The United States Postal Service (USPS) on Tuesday reported a $6.5 billion net loss for fiscal year 2023 despite initially aiming to break even.
The Postal Service said operating revenue fell $321 million, or 0.4%, to $78.2 billion compared to the same period last year, as first-class mail fell to the lowest volume since 1968.
The federal entity pointed to $2.6 billion in inflation costs and a decrease in mail volume for the significant losses. The 2023 fiscal year ended on Sept. 30.
The USPS on Tuesday reported a $6.5 billion net loss for fiscal year 2023. (Luke Sharrett/Bloomberg via Getty Images / Getty Images)
Total operating expenses for FY 2023 were $85.4 billion, an increase of $5.8 billion, or 7.3%, compared to the same period last year.
The USPS had hoped to break even in 2023 as part of a 10-year restructuring plan, known as the "Delivering for America" plan, that was announced in 2021 and aims to eliminate $160 billion in predicted losses.
However, that plan has taken an early hit with news of the 2023 losses.
The results come after the USPS posted a net income of $56 billion last year. However, that stemmed primarily from a bailout via the Postal Service Reform Act in 2022, which ended a mandate to pre-fund retirees' health benefits. The agency's adjusted loss in 2022 was $473 million.
Postmaster General Louis DeJoy said agency officials were not happy about the results but added that the federal entity is in the early stages of one of the nation's largest organizational transformations. He said the restructuring is already providing a more consistent, reliable and timely delivery to American businesses and residences.
"We are also addressing near-term financial headwinds relative to inflation as we make strong progress in our long-term cost control and revenue-generating strategies," DeJoy said.
Postmaster General Louis DeJoy testifies before Congress. (Drew Angerer/Getty Images)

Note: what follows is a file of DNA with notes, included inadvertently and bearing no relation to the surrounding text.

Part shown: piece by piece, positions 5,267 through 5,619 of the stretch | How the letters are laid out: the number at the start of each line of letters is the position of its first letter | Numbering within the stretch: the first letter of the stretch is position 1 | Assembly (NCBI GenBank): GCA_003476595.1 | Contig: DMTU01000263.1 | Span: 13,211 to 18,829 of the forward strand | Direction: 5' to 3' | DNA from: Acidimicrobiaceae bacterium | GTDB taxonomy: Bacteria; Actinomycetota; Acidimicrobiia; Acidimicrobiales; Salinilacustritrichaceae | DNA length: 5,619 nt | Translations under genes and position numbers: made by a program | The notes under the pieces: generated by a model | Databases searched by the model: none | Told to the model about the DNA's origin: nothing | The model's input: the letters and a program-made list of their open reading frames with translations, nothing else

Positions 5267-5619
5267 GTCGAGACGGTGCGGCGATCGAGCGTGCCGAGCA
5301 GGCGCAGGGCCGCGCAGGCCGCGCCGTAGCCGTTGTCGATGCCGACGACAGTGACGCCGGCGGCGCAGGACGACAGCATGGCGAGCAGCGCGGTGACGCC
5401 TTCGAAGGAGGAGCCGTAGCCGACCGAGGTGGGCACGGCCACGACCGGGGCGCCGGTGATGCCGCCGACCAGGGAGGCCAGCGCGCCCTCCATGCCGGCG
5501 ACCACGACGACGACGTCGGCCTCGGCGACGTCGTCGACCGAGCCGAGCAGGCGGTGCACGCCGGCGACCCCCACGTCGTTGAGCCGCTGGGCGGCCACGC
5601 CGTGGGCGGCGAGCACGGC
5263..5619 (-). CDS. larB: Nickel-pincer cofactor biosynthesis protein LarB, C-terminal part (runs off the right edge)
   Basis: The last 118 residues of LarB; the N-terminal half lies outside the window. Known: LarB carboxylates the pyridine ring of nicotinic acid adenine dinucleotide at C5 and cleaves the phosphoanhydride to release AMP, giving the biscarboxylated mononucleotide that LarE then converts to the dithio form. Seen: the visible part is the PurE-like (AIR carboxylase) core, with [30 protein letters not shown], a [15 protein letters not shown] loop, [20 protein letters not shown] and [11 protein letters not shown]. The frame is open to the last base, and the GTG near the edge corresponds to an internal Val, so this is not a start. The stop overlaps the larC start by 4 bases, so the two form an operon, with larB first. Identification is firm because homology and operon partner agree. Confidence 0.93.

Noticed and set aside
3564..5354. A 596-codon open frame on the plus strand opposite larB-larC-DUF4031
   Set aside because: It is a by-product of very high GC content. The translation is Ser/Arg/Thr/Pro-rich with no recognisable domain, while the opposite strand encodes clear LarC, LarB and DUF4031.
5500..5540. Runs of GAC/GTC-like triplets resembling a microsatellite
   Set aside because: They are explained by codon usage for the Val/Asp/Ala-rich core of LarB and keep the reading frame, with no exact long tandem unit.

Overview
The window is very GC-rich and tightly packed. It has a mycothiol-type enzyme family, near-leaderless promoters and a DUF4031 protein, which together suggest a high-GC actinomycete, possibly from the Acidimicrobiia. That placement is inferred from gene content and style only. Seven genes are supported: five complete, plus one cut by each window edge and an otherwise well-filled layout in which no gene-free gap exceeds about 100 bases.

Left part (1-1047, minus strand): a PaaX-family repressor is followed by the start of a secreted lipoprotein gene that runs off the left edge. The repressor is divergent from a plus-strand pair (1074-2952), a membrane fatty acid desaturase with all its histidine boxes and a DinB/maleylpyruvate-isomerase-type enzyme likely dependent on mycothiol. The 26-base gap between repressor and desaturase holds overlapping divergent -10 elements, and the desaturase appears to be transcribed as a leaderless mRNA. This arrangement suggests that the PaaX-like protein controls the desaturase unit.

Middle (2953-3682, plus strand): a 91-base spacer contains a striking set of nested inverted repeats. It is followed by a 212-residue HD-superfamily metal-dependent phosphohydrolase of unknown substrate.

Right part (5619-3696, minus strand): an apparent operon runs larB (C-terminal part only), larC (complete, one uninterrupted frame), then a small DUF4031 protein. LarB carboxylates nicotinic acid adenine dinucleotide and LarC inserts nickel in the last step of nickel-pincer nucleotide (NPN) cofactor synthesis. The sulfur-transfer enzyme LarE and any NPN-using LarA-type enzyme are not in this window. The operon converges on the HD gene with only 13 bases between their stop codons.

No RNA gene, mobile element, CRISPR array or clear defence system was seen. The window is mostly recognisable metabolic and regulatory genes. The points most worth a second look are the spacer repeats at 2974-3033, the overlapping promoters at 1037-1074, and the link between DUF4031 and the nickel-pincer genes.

"The whole organization is highly focused on implementation of the Delivering for America plan and creating a more effective, efficient and competitive Postal Service to serve the nation far into the future."
DeJoy touted how USPS in July launched "USPS Ground Advantage," a new shipping service that he says offers customers a simpler and more affordable way to ship packages.
Crunching the latest numbers, first-class mail fell 6.1% in 2023 and is down 53% since 2006, but revenue from first-class mail increased by $515 million, or 2.1%, because of higher stamp prices.
First-class is the highest revenue-generating mail class, accounting for $24.5 billion, or 31% of USPS revenue in 2023. It is used by most people to send letters and pay bills.
The net loss was also impacted by accounting for its underfunded retirements caused by an actuarial revaluation and discount rate changes, the agency said.
First-class mail fell 6.1% in 2023 and is down 53% since 2006, but revenue from first-class mail increased by $515 million, or 2.1%, because of higher stamp prices. (Hans Gutknecht/MediaNews Group/Los Angeles Daily News via Getty Images)
The USPS, which has 640,000 employees, reported a 2.6% increase in employee compensation and benefits costs coming to a total of $52.8 billion. It plans to cut $1 billion in transportation costs next year.
The USPS is also planning to hike postage rates in January, which would mark the fifth rate hike since 2021 and come on the heels of a July postage increase, according to CBS.
Reuters contributed to this report.